Brass Knuckles, AA wrote:
Brass Knuckles: These weapons are designed to fit comfortably around the knuckles, narrowing the contact area and therefore magnifying the amount of force delivered by a punch. They allow you to deal lethal damage. You may hold, but not wield, a weapon or other object in a hand wearing brass knuckles. You may cast a spell with a somatic component while wearing brass knuckles if you make a concentration check (DC 10 + the level of the spell you’re casting). Monks are proficient with brass knuckles.
Jim Groves wrote:

In fairness, they're not that dissimiliar. I've compared the two texts you've quoted, and the only difference that I see is that they've left off that little bit at the end where it reinforces that monks can inflict unarmed damage when fighting with them.

However, that is an unnecessary clause, because the item description already says you can do lethal unarmed damage, regardless of whether you're a monk or not.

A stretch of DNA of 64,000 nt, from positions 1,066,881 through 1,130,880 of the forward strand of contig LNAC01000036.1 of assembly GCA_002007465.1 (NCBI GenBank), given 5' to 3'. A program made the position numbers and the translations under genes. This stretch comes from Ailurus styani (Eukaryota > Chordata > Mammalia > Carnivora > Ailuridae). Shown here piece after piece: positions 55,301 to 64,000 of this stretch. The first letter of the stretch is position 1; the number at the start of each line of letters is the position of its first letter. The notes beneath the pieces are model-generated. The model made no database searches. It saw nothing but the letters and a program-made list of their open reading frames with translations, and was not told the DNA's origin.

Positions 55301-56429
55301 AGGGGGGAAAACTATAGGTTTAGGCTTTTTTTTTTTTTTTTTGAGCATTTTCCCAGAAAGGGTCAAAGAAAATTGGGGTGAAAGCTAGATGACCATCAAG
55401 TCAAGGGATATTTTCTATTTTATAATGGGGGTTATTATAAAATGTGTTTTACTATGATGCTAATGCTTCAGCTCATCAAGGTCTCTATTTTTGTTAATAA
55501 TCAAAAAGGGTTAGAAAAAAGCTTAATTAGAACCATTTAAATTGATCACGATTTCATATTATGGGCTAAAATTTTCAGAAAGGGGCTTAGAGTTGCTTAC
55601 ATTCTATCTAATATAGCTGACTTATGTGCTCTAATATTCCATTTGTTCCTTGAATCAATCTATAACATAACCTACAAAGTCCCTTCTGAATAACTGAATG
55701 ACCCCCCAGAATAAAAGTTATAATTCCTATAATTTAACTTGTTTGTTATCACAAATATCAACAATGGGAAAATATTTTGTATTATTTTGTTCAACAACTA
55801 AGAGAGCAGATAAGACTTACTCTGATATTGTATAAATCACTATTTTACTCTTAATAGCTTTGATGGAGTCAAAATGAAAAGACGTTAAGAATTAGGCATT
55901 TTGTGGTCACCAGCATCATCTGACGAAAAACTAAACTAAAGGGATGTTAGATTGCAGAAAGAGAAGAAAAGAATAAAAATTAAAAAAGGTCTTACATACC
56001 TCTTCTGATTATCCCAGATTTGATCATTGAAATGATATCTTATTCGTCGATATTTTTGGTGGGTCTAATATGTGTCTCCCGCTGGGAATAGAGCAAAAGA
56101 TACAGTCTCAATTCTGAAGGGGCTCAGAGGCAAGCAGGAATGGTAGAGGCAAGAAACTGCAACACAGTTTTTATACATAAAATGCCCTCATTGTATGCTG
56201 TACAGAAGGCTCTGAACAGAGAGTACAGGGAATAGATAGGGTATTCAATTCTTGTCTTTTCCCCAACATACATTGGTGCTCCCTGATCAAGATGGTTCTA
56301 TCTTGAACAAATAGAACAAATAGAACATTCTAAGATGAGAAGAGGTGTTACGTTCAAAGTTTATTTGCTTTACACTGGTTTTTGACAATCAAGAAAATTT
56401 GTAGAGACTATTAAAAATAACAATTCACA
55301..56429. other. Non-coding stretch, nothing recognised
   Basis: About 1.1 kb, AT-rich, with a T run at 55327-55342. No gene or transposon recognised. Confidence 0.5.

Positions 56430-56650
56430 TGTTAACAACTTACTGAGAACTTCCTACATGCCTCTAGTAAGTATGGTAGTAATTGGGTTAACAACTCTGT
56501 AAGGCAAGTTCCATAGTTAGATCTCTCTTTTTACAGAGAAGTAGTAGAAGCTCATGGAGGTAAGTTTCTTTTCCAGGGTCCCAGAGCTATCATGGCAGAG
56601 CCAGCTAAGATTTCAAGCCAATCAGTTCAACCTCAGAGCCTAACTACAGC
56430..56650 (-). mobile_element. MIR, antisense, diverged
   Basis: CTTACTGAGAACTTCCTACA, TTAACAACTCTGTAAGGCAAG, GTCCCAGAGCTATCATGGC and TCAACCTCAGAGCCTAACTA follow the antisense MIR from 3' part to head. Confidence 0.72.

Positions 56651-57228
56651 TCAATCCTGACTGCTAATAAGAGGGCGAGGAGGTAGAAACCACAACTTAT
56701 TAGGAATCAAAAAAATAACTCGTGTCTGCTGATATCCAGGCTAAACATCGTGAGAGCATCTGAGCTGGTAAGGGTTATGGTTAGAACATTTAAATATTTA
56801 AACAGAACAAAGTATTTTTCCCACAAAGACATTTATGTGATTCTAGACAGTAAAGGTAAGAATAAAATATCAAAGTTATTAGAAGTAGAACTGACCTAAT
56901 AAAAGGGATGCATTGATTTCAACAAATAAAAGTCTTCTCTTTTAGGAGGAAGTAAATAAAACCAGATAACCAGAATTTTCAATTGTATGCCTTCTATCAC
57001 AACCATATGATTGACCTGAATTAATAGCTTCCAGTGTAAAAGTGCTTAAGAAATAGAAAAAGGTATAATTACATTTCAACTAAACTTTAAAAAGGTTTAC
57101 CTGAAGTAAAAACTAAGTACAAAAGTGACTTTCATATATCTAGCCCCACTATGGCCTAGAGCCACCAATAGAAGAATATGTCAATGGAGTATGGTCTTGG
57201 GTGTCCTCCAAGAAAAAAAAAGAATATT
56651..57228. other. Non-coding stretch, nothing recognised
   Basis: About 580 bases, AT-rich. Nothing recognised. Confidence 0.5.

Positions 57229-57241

Unfortunately the Adventurers Armory version only states that the weapon does leathal damage (which makes little sense, all weapons do leathal damage). It says nothing regarding unarmed attacks. That little bit at the end of the original weapon was the only rules anyone was interested in in the first place!

Contributor

Epervier wrote:
Unfortunately the Adventurers Armory version only states that the weapon does leathal damage (which makes little sense, all weapons do leathal damage).

sap

whip
bolas

and so on.


Sean K Reynolds wrote:
Epervier wrote:
Unfortunately the Adventurers Armory version only states that the weapon does leathal damage (which makes little sense, all weapons do leathal damage).